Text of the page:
Candice completed her B.Sc in Environmental Science with a specialization in Geography, and a certificate of geographic techniques. Her thesis project examined relations between land cover and the occurrence of near-surface permafrost near the community of Fort Severn, Ontario, where she conducted field work in summer 2017. Her work with satellite imagery and field data lead to the development of a map and a preliminary assessment of permafrost distribution near the community, which is located in the continuous permafrost zone of the Hudson Bay lowlands.
Remillard-Scott C, Roy-Leveillee P, Sarrazin-Delay, C, Pearson, D (2018) The distribution of permafrost near fort Severn Ontario. In 2018 International Geographical Union – Canadian Association of Geographers – National Conference for Geographic Education, August 6-10 2018, Quebec City. doi:10.6084/m9.figshare.7026362
Emma pursued a BA in Geography with a minor in biology and a certificate in geographical techniques (GIS, air photo interpretation, etc) at Laurentian. Her thesis project aimed to describe and assess beaded stream distribution in the valleys of the Blackstone and East Blackstone rivers near Chapman Lake, in central Yukon. Emma presented her thesis work at the Canadian Association of Geographer Annual Meeting and graduated in 2017. Emma went on to pursue a MSc in Coastal and Marine Science at the University of Algarve, in Portugal, and worked on methane emissions from open system pingos in Svalbard for her thesis.
Ciric, E, Roy-Leveillee, P (2017) Beaded Streams: A case study in the Blackstone Uplands, Yukon, Canada. Canadian Association of Geographers 2017: Towards a Just and Sustainable World, May 29-June2, 2017, Toronto, ON. doi:10.6084/m9.figshare.5786793.v1
Mary investigated the effects of increased active layer moisture on permafrost sustainability in Arctic and subarctic peatlands, to help differentiate conditions where increased moisture leads to an increased thermal offset from conditions where increased moisture may lead to a deepening of the active layer and permafrost degradation.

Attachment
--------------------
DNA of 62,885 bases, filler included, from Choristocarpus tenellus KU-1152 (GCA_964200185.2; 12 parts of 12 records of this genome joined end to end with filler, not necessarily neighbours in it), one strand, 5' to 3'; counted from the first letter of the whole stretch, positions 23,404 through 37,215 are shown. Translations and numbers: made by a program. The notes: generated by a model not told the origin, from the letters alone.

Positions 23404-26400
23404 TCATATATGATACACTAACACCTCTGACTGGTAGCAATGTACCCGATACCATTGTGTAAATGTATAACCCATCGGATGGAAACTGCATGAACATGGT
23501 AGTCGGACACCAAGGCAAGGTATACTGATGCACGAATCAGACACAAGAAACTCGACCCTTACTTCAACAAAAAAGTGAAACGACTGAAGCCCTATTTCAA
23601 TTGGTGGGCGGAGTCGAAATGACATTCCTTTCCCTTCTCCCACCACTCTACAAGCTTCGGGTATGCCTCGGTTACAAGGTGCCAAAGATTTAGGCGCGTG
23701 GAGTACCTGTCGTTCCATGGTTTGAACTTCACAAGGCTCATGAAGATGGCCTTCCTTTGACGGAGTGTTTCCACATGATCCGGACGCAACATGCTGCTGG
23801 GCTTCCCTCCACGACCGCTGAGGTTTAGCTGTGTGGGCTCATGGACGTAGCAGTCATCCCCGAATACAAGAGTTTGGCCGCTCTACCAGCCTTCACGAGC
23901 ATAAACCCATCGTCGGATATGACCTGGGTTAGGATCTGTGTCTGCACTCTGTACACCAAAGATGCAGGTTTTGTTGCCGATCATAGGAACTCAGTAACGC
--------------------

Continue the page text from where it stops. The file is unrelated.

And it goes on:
Kerr, M, Roy-Leveillee, P. 2018. The effects of increased ground moisture on permafrost sustainability. 2018 Biology Graduate Seminar at Laurentian University, April 2018, Sudbury, ON. doi:10.6084/m9.figshare.6167927
Nathan is a second year student pursuing a degree in Outdoor Adventure Leadership (ADVL) with a minor in Geography at Laurentian University. He completed his ADVL internship with the Permafrost Research Laboratory in summer 2016, providing logistical support for Emma’s thesis research in the Blackstone Uplands of central Yukon. Through his work Nathan assisted with the planning and implementation of camp and transportation logistics, the investigation of safety concerns relevant to the study area, and permafrost data collection activities in the field. Nathan is an experienced hiker and avid rock climber, and it was great to have him on our team to facilitate field logistics.
Erin Gordey worked as a research assistant at the permafrost research laboratory. She built a scale model to mimic frost penetration and ice segregation in fine grained sediment, assessed organic matter and carbon content in permafrost samples, and helped us to continue improve the set-up of our lab and work space. Erin is a graduate of the Laurentian University Geography Program, and has extensive experience working (and living) in Arctic and northern communities. Since fall 2017, she is pursuing a MA in Indigenous Relations at Lauentian University.
Krystal worked as a research assistant at the permafrost laboratory. She used GIS to assist with the calculation of thermokarst lakeshore erosion rates in the tundra of Old Crow Flats. Krystal also worked on a circumpolar inventory of tundra lowlands with thermokarst lakes, and helped setting-up the new permafrost laboratory. She left us in fall 2016, to attend Ryerson University, where she completed a Masters of Spatial Analysis.